CHAPTER TWENTY-FOUR: Mind Control and the Problem of Consistency
1. Because of head-injured moments, you are not as consistent in getting the most important things done as you used to, as you want to be, and as you need to be. You CAN do just about anything you need to do, but you DON’T do it every time you need to do it anymore.
2. Consistency problems are no big deal when it comes to some personal habits. I don’t care if you always put the toothpaste top back on the tube when you finish using it (although your husband or wife might care quite a bit–one of the quirky things about a lot of marriages). But I do care if you leave your child in a safety seat sitting on top of your car and drive off (as in the movie Raising Arizona). Doing that just once in a million times is NOT okay. Cussing out a customer is NOT okay, even occasionally. Leaving the keys in
your car is NOT okay, even once in a while. Many, many life tasks require consistency, and head-injured moments disable survivors by taking away that consistency.
3. You can teach yourself to be consistent, but doing that requires structure and work.
4. You make yourself consistent by warning yourself that a head-injured moment is about to happen, every time you enter a situation in which one happened before. Once you give yourself that warning, you naturally become careful, and you usually become careful enough to prevent the head-injured moment from happening again. Analysis forms give you the structure to make that happen. That is why filling them out is so important.
5. Fixing head-injured moments has to be done one situation at a time, and one behavior at a time. You can’t say “I need to stop leaving my purse in public places.” and expect that kind of self-instruction to prevent a head-injured moment. That kind of instruction provides you with no warning when you go into the situation where the problem happens. Do you plan to warn yourself about forgetting your purse EVERY time you go into a public place? Because you’re going to be awfully busy making all of those warnings. And it’s human nature to become hit-and-miss about it. On the other hand, if you left your purse in the library because you rushed out at closing time, it’s easy to warn yourself the next time you’re in THAT situation, since it happens rarely. And that warning will work.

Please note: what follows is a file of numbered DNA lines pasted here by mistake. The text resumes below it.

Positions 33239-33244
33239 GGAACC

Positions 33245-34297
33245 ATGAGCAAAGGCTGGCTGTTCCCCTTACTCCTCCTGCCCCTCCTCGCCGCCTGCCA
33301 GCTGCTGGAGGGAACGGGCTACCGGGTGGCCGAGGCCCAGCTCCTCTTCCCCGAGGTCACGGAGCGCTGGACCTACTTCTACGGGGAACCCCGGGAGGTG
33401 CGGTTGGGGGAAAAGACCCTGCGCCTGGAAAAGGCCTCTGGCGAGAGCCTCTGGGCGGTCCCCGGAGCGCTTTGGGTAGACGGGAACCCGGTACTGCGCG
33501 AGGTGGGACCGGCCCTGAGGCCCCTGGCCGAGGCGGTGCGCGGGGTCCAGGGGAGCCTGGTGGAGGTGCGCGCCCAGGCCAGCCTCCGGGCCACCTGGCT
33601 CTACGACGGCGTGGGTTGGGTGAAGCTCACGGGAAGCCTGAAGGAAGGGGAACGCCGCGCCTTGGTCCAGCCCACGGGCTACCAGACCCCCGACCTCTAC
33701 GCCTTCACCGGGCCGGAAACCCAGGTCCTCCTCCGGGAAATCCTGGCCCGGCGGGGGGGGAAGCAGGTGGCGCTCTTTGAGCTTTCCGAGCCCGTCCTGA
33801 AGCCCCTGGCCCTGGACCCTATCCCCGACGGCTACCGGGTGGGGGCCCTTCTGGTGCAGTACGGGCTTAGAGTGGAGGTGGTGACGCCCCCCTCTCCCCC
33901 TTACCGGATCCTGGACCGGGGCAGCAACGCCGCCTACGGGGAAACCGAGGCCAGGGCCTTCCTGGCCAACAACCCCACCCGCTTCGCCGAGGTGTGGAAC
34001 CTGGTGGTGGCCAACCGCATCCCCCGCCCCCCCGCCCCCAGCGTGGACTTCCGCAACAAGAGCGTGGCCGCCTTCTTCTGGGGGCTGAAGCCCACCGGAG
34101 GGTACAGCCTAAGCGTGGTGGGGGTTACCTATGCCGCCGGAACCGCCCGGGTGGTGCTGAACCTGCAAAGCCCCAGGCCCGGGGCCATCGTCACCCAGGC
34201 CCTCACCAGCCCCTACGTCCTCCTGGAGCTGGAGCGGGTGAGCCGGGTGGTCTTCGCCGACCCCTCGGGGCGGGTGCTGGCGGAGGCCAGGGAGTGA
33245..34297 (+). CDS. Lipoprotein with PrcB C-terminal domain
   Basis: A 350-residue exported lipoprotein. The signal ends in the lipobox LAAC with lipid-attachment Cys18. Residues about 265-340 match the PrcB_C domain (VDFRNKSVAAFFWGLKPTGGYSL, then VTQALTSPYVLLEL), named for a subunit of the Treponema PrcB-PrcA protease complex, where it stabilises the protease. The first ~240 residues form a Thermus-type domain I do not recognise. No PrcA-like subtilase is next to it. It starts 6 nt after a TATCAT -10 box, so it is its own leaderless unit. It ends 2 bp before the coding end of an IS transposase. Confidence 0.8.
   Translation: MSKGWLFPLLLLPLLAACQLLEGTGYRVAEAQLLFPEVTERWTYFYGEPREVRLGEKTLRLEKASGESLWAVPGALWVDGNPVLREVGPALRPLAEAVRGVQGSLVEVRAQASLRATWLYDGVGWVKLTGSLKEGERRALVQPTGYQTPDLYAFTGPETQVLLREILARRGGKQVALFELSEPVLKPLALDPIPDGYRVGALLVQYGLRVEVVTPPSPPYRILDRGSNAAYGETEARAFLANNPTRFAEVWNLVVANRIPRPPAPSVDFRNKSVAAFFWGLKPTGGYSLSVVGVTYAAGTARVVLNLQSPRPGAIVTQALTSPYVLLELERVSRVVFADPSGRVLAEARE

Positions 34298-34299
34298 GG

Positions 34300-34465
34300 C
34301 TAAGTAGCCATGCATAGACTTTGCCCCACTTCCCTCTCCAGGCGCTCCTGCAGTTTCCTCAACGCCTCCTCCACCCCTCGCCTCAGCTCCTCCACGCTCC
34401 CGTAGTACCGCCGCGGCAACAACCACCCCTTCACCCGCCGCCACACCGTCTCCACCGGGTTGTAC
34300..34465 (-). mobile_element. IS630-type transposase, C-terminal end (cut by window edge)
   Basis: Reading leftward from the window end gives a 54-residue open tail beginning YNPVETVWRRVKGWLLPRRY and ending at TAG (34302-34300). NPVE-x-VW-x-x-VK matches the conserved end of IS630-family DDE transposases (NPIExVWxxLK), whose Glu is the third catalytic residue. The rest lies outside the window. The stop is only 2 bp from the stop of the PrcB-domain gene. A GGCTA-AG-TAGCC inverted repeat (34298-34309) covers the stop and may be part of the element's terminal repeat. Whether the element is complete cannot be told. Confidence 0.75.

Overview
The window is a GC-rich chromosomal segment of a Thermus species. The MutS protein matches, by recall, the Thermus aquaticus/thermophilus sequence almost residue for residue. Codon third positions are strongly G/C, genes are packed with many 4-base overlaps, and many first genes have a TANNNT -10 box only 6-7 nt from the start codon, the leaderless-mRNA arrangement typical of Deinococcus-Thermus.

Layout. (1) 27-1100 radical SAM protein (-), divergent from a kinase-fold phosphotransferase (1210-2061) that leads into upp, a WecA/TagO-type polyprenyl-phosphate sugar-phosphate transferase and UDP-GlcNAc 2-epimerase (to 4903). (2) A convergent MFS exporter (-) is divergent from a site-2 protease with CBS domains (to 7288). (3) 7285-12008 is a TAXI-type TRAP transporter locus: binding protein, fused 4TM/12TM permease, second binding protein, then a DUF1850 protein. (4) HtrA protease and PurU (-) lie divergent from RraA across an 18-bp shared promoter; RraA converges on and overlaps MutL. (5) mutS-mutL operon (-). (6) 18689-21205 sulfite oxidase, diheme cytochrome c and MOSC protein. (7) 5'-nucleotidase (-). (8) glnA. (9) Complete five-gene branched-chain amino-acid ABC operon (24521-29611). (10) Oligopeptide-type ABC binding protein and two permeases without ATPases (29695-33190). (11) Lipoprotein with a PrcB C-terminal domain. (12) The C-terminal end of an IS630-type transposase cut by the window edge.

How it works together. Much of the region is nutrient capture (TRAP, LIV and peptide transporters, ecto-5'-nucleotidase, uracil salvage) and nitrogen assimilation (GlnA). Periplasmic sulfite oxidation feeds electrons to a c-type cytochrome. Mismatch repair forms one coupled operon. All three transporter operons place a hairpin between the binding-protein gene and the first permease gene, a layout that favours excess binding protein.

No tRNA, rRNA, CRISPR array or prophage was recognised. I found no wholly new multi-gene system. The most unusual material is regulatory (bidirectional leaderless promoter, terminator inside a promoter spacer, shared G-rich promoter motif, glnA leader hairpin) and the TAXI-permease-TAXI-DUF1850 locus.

6. That means that your self-therapy has to be done one behavior at a time. You can’t just demand that you stop forgetting things, stop being impulsive, get organized, stop overloading, and so on. Those demands don’t work. Your Treatment Plan needs to focus on very specific behaviors and situations if you are going to actually fix anything. The rest of this book discusses many different kinds of specific behaviors that create problems for some survivors. When you read a chapter that you feel applies to you, or one that your therapy partner advises you to work on, you can add it to your Treatment Plan.
7. In every case, you are trying to make yourself more consistent, using Analysis Forms to pin down when you have the head-injured moments that affect that specific area and then teaching yourself to sound warnings that another head-injured moment might happen when you get into the situation again. Use the rest of this book as a menu, picking out the parts of your life that need self-therapy, and applying the techniques you already learned to teach yourself consistency in each area of need.
8. Some of the chapters deal with complicated activities (such as holding a job or making friends) that involve a number of behaviors all of which need to be fixed. So when you have read a chapter you want to work on, you will need to try to analyze which behaviors need work, and if your list is not complete at first, add other problem behaviors as you work toward your goal.
SELF-THERAPY FOR TRAUMATIC BRAIN INJURY: TEACHING YOURSELF TO PREVENT HEAD-INJURED MOMENTS
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When you have become an expert Self-Therapist, you will be ready to give others the kind of help that made it easier for you to learn Self-Therapy. Don’t just be thankful for the blessings you got–pass them on!
Larry E. Schutz, Ph.D., ABPP
copyright 2006, 2008
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